Please be aware of your surroundings when viewing material on your computer screen (e.g. not in public places or in view of family members at home).

    Do not leave information unattended. Always lock your computer when leaving your desk.

    Sending emails

    Re-read emails before you send them, adding the ‘send address’ as a last step before sending.

    Use your work email address – not a personal email address – to send or receive emails about the review.

    Use a clear subject line, such as:

    • *** In confidence – for deliberative purposes only
    • *** In confidence – do not distribute
    • *** In confidence – do not print

    Be clear about the purpose of your email, for example:

    • This is for the purpose of a review in progress and confidential discussion.
    • Sent for the purposes of obtaining legal advice.

    It is good practice to securely save a copy of the email as back up.

    Sharing documents

    Be careful in how you distribute incident review documentation. Use secure or password protected systems if available.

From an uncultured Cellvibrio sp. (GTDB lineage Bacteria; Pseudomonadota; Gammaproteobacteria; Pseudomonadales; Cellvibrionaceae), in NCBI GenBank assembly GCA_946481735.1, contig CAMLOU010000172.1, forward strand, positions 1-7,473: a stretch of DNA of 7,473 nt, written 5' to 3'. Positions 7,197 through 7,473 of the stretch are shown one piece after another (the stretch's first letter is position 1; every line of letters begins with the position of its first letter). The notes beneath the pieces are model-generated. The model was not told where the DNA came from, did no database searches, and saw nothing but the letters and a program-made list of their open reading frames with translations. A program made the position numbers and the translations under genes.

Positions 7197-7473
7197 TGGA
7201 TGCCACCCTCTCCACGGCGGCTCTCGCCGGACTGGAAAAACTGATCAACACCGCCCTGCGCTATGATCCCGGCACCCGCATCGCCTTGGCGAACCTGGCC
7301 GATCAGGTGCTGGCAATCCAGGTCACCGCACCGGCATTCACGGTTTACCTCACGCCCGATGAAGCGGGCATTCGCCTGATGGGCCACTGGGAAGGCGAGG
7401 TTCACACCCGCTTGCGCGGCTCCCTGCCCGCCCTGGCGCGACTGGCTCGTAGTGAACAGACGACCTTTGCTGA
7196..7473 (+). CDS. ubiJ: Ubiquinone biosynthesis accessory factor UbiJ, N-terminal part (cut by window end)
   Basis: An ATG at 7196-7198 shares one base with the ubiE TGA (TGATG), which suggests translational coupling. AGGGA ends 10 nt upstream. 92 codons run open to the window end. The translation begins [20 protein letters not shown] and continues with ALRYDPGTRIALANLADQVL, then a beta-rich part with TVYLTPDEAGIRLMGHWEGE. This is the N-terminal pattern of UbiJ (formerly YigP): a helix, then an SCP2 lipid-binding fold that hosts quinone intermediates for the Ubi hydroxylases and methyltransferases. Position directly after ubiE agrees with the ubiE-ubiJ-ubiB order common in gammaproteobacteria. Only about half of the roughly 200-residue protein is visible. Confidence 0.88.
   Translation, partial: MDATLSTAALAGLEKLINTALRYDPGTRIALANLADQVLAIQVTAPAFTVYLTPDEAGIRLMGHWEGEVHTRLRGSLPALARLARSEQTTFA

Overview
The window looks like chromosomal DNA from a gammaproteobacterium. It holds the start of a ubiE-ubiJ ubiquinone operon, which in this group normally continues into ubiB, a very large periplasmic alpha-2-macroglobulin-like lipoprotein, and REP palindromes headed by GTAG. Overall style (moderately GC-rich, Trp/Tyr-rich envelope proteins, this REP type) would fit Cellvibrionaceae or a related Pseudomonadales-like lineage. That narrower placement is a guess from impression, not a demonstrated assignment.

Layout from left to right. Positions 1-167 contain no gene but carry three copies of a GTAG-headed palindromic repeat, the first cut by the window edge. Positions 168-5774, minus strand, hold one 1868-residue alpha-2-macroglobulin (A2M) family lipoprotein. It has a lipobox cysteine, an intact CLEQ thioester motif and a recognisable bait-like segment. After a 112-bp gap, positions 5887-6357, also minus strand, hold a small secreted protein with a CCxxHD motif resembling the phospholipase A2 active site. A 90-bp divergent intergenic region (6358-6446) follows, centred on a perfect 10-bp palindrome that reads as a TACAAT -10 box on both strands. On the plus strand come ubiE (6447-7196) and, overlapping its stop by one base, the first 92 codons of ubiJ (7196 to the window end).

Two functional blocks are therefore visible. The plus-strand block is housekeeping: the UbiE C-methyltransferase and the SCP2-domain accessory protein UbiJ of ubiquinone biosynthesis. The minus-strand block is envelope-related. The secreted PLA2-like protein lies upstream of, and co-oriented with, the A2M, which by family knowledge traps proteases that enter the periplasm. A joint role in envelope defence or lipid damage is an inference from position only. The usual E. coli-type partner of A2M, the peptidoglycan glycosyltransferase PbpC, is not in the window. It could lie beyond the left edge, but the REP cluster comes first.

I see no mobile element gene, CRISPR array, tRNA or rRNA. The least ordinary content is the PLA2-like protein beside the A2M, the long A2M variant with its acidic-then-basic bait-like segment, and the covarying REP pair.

Sharing documents among the review team

    Note: the review team includes independent (external) panel members and consumer representatives.

    Email: Encrypt emails and electronic documents. Please ask your local IT service for support.

    Do not post or fax documentation as these methods are not considered secure.

    Hard copy: All documents should be returned to the lead reviewer at the end of the meeting, or when no longer required.

    USB or portable hard drive: We do not recommend you store documents on a portable storage device. If using one for meeting documentation, it should be encrypted, and password protected. (Refer to your local IT service if assistance is required with this.)

    We do not recommend using third party electronic storage such as Cloud or Dropbox for confidential material. If electronic storage is required, seek advice from your local IT service and legal counsel.

    Can I share documents with someone outside the review team?